Edward C. Jandy, 81, a professor of sociology and criminology at Wayne State University in Detroit for 35 years who later taught in Maryland, died of cancer Monday at Montgomery General Hospital in Olney.

Dr. Jandy began his career in education as an instructor at the University of Michigan, where he earned a master's degree in psychology and doctorate in sociology. In 1930, he became a full professor at Wayne State University.

Following his retirement in 1965, he moved to this area and taught part-time at Montgomery College and at the University of Maryland until 1975.

From 1945 to 1947, while on leave from his teaching position, he served as welfare director of the U.N. Relief and Rehabilitation Administration (UNRRA) mission to Ethiopia. He returned to Ethiopia in 1950, and spent three years there as attache and public affairs officer at the U.S. Embassy. t

He was a Fulbright lecturer at the University of Karachi in West Pakistan in 1956 and 1957.

Dr. Jandy wrote a biography of the noted U.S. sociologist Charles Horton Cooley, "Charles Horton Colley: His Life and His Social Theory," published in 1942 by Dryden Press. The book later was reprinted by Octagon Press.

He was a former lecturer at the Michigan Police Academy and a former chairman of the Michigan State Commission on Prisons, Pardons and Paroles.

Dr. Jandy was born in Chicago and earned a bachelor's degree from Hillsdale College in Michigan. He received his high school education at Blackburn Junior College in Carlinville, Ill., now Blackburn College, which awarded him its first alumni achievement award in 1978. He received an alumni achievement award from Hillsdale College in 1955.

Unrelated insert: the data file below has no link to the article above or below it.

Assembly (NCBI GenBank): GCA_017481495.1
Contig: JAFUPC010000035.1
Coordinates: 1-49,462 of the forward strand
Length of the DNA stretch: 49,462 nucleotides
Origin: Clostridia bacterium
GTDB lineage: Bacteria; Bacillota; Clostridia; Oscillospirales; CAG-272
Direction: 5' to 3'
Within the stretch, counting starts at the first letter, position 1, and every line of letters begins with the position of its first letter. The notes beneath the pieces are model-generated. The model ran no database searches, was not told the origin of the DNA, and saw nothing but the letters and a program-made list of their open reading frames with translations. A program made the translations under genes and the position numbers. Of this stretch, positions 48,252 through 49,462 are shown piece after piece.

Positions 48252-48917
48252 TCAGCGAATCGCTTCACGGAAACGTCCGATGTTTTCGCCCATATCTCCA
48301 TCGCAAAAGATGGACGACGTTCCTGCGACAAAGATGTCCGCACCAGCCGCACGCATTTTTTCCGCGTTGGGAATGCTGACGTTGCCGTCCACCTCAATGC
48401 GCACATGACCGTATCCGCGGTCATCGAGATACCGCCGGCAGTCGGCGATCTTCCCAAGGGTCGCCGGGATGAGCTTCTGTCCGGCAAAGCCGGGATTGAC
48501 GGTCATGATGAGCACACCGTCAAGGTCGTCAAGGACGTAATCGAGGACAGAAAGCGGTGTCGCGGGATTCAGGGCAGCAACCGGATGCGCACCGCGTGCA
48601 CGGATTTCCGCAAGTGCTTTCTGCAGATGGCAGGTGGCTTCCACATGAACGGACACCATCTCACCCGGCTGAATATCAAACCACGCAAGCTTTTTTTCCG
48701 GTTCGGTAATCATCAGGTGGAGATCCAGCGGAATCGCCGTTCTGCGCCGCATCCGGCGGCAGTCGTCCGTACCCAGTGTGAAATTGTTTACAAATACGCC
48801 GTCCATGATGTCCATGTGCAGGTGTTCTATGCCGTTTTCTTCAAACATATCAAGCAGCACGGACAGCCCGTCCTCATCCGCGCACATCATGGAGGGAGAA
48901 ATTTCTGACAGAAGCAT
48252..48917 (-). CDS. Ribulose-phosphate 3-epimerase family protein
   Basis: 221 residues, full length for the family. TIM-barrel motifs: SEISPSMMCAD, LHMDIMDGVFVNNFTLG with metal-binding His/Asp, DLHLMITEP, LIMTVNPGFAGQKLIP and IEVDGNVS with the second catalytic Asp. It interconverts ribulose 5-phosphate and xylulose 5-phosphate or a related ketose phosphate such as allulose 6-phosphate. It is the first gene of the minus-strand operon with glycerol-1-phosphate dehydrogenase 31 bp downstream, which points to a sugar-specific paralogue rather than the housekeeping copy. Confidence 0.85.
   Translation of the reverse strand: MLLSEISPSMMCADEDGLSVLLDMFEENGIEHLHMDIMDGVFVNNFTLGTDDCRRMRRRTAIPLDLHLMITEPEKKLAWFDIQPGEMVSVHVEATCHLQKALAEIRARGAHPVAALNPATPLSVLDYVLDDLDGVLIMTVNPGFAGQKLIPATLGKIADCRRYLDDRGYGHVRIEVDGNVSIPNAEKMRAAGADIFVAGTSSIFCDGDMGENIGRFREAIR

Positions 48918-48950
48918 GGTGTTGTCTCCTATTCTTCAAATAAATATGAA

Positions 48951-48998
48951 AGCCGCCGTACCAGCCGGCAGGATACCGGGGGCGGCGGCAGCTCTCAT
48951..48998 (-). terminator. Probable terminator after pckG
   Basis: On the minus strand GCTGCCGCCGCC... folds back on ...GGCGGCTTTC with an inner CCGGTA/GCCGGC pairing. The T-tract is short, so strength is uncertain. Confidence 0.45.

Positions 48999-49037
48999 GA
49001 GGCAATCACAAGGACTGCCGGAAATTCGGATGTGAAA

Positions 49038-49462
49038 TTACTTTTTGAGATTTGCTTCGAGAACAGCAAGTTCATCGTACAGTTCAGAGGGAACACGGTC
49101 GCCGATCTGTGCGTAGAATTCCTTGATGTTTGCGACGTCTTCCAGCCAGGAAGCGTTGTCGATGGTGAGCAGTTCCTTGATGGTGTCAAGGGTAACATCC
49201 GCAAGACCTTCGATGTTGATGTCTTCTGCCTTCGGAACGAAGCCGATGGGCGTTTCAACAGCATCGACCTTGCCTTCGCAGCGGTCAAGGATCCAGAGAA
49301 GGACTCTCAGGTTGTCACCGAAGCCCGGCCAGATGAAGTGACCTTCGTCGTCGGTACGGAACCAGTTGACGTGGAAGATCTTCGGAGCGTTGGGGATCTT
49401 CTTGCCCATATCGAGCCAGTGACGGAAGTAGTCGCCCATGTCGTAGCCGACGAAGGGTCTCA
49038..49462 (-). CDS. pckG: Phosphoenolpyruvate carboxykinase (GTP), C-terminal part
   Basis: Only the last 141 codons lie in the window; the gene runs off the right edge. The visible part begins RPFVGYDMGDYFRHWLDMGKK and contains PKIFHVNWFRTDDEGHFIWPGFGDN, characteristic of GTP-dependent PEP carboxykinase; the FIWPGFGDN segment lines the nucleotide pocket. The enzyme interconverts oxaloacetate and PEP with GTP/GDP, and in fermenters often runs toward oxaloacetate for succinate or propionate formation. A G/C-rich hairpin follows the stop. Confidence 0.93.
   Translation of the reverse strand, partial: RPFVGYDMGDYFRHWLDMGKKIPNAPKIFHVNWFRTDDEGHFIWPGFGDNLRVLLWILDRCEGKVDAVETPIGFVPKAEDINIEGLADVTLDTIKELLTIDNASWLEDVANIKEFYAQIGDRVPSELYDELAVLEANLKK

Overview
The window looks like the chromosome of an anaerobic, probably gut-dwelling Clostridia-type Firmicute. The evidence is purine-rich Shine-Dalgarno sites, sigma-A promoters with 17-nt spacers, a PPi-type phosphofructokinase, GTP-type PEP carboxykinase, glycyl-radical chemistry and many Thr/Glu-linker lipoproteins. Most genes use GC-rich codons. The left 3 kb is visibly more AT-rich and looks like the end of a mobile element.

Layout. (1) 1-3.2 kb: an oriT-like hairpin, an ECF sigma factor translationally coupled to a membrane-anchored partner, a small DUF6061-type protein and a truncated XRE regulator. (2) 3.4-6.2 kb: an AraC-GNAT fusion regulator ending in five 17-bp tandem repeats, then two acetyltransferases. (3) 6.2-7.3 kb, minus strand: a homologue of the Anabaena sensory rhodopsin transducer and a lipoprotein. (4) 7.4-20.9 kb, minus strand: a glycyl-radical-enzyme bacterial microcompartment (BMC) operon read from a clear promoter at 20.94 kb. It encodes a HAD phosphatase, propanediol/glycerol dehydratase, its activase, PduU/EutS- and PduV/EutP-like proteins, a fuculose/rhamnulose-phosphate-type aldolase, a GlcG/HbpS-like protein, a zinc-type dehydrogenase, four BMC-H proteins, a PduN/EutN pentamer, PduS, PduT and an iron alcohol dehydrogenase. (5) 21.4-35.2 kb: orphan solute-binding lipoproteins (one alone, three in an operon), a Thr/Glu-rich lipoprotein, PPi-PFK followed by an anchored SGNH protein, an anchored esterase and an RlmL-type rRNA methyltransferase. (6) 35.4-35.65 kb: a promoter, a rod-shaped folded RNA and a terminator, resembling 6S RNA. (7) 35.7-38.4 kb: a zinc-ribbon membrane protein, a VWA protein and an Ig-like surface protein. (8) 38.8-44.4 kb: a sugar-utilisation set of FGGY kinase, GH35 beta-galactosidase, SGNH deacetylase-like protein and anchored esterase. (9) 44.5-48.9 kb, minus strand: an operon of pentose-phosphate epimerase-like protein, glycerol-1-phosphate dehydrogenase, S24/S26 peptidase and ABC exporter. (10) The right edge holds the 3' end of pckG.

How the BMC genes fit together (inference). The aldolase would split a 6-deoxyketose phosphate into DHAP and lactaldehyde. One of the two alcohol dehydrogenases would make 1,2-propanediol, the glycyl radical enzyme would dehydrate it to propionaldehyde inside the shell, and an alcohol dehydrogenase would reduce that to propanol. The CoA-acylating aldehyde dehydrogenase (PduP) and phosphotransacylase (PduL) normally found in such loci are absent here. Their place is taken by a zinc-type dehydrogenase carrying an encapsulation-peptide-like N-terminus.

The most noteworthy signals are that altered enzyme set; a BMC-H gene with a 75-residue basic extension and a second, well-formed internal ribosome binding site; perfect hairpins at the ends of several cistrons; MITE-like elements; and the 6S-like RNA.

He lived in Adelphi and taught study courses on religions of the world and current events at the Good Shepherd United Methodist Church in Silver Spring. He was a former vice president of the Adelphi Citizens Association.

Survivors include his wife of 54 years, Lorene Smith Jandy of Adelphi; two daughters, Laural Aird of Silver Spring and Gail Livingstone of Davidsonville, Md.; two foster sons, Carl Shaw of Corte Madera, Calif., and Douglas Howell of Seattle; two sisters, Rose Eppers and Bess Waalk, both of Chicago; five grandchildren, 11 foster grandchildren and a great grandson.

The family suggests that expressions of sympathy be in the form of contributions to Good Shepherd Church or to the Montgomery County Chapter of the American Cancer Society.